Is it acid reflux or bile reflux?
Q: I had been experiencing a lot of heartburn but that seems to have decreased with Nexium. I still however, get a lot of regurgitation of liquid into my throat. Is this acid reflux?
A: As your heartburn has improved, while the regurgitation can still be related to acid, you may also be refluxing bile. While this is more common in patients that have had prior surgery of the upper gastrointestinal tract, it can also occur after gallbladder surgery, ulcer disease and previous damage to the pylorus (of the stomach). Bile reflux is frequently associated with acid reflux, and can cause damage to both the stomach (gastritis) and the esophagus (esophagitis).
Causes and Treatment
The treatment of bile reflux typically involves medication that either results in an increased flow of bile through the digestive tract (such as Urso), or that binds the bile (Carafate). You should check with your doctor about the possibility of you having bile reflux.
Other possibilities should be considered as well. In addition to reflux, both acid and bile, motility disorders of the stomach can cause regurgitation of liquid up the esophagus. The treatment of gastroparesis involves ingesting of frequent small meals, preferably of low fiber content. Prokinetic agents such as Reglan, Erythromycin and Domperidone are used. Newer, still experimental treatments include Electrical Gastric Stimulation and injection of Botulinum Toxin (BoTox) to relax the muscles of the pylorus. In gastroparesis, the muscles of the stomach do not contract normally, and therefore prevents your stomach from emptying. This can result in regurgitation, nausea and even vomiting. Patients usually feel full soon after eating.
The most common cause for gastroparesis is diabetes, in which the nerves that stimulate gastric motility are effected. Other causes are medications such as narcotics, calcium channel blockers and tricyclic antidepressants. Previous surgeries of the upper gastrointestinal tract can injure the Vagus nerve and therefore cause problems in gastric emptying, even years after the surgery. Chemotherapy, in addition to causing nausea on a central basis, often causes nausea and vomiting due to their effect on gastric emptying emptying and result in gastroparesis. Rarer causes are hypothyroidsm, scleroderma and Parkinson's disease.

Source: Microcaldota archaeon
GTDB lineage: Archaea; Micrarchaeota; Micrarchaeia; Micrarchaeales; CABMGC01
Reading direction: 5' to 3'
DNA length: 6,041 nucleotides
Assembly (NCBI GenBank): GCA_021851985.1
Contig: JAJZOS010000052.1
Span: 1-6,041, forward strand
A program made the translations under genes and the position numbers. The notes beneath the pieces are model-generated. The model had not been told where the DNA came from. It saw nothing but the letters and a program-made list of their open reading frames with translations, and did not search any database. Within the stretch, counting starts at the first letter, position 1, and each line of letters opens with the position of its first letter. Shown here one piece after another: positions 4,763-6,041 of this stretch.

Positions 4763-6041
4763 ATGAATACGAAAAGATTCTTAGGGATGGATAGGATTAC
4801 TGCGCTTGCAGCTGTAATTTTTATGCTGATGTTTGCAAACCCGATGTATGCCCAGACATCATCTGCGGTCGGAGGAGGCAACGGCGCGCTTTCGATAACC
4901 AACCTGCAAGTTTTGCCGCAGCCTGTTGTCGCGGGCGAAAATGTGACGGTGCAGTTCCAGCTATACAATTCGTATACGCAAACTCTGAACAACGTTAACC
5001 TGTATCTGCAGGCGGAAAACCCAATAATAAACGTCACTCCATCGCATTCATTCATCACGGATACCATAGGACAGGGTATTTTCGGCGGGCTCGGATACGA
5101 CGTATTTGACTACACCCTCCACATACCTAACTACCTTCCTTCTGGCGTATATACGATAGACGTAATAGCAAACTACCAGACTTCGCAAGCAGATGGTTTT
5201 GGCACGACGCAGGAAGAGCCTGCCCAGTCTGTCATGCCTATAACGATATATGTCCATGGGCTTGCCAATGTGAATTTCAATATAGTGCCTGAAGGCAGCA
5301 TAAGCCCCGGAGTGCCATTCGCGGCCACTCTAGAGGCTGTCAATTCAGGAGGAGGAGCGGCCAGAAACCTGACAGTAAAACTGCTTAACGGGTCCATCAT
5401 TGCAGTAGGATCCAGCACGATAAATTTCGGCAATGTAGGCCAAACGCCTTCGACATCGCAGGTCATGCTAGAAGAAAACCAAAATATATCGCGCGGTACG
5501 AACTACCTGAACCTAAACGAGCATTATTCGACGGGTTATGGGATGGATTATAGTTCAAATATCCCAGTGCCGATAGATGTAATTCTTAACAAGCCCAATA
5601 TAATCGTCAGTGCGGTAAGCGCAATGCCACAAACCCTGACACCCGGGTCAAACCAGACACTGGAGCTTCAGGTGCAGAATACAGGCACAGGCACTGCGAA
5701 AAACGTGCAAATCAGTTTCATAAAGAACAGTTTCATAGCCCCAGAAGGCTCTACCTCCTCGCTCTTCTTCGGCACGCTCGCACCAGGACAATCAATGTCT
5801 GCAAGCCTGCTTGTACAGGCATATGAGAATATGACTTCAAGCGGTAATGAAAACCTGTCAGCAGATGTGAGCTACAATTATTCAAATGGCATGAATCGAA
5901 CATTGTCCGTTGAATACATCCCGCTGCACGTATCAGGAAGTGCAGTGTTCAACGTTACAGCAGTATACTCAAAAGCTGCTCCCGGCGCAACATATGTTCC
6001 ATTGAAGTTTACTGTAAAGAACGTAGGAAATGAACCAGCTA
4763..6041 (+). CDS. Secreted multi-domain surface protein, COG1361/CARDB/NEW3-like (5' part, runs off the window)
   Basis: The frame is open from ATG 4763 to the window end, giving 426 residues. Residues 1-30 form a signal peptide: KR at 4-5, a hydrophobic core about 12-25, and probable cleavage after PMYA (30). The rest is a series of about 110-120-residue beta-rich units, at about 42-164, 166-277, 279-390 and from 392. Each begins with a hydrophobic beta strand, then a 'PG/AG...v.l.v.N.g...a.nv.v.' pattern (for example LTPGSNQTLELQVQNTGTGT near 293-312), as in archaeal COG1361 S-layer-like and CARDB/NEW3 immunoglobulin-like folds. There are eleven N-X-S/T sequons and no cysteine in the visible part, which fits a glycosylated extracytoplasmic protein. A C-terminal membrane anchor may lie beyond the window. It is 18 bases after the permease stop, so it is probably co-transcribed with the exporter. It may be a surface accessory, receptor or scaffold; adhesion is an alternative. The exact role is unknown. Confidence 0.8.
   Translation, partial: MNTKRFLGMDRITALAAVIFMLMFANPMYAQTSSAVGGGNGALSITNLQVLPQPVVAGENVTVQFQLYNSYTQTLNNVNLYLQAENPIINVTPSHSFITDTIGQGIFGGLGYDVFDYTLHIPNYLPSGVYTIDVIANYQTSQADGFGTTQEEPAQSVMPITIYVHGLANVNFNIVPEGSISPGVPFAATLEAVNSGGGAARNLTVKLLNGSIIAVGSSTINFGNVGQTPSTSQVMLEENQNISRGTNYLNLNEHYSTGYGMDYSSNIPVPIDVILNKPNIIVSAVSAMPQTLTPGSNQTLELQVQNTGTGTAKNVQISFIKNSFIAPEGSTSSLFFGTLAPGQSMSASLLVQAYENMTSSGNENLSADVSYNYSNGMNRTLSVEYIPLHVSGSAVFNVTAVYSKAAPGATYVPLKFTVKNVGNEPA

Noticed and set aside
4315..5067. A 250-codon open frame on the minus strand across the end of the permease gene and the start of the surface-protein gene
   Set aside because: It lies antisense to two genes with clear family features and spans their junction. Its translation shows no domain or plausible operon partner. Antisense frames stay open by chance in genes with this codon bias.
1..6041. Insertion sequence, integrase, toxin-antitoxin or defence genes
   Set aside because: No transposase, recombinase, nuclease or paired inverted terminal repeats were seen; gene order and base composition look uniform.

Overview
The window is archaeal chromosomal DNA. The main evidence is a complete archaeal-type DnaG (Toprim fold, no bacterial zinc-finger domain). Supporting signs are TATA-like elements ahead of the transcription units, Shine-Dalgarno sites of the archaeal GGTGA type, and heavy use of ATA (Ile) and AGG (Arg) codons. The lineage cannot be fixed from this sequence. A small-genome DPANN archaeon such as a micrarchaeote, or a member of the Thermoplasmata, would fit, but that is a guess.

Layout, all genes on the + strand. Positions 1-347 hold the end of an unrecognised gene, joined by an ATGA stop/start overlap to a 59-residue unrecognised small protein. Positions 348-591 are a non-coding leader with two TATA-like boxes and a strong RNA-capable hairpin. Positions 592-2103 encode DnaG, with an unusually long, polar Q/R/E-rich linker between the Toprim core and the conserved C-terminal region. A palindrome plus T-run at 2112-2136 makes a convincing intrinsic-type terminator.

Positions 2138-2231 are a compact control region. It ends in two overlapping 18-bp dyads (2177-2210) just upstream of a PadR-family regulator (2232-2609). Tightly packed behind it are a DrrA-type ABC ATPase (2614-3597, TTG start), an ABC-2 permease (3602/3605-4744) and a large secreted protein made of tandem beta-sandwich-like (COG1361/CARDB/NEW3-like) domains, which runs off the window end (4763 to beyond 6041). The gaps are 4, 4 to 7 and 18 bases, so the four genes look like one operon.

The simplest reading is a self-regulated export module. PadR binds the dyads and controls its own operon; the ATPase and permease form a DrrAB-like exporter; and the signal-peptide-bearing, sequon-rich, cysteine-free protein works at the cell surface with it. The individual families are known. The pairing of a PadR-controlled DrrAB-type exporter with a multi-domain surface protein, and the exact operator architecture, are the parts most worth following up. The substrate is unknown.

You should check with your doctor about gastroparesis possibly contributing to your symptoms of regurgitation.
What is Achalasia and how is it treated?
Q: I have been experiencing a lot of regurgitation of food of late, and thought that I was having acid reflux. My primary doctor thinks I have Achalasia. I have an appointment with a gastroenterologist in a few weeks. What exactly is Achalasia, and what can I expect?
A: Achalasia is an esophageal motility disorder. There is an absence of muscular contractions in the lower half of the esophagus and a failure of the valve at the bottom of the esophagus to open and let food into the stomach. People with achalasia experience progressive difficulty in eating solid food and drinking liquids. They often experience regurgitation, and sometimes have chest pain. People with achalasia also sometimes lose weight when their condition becomes advanced. While it is unclear what causes Achalasia, there appears to be a degeneration of the nerves in the esophageal muscles.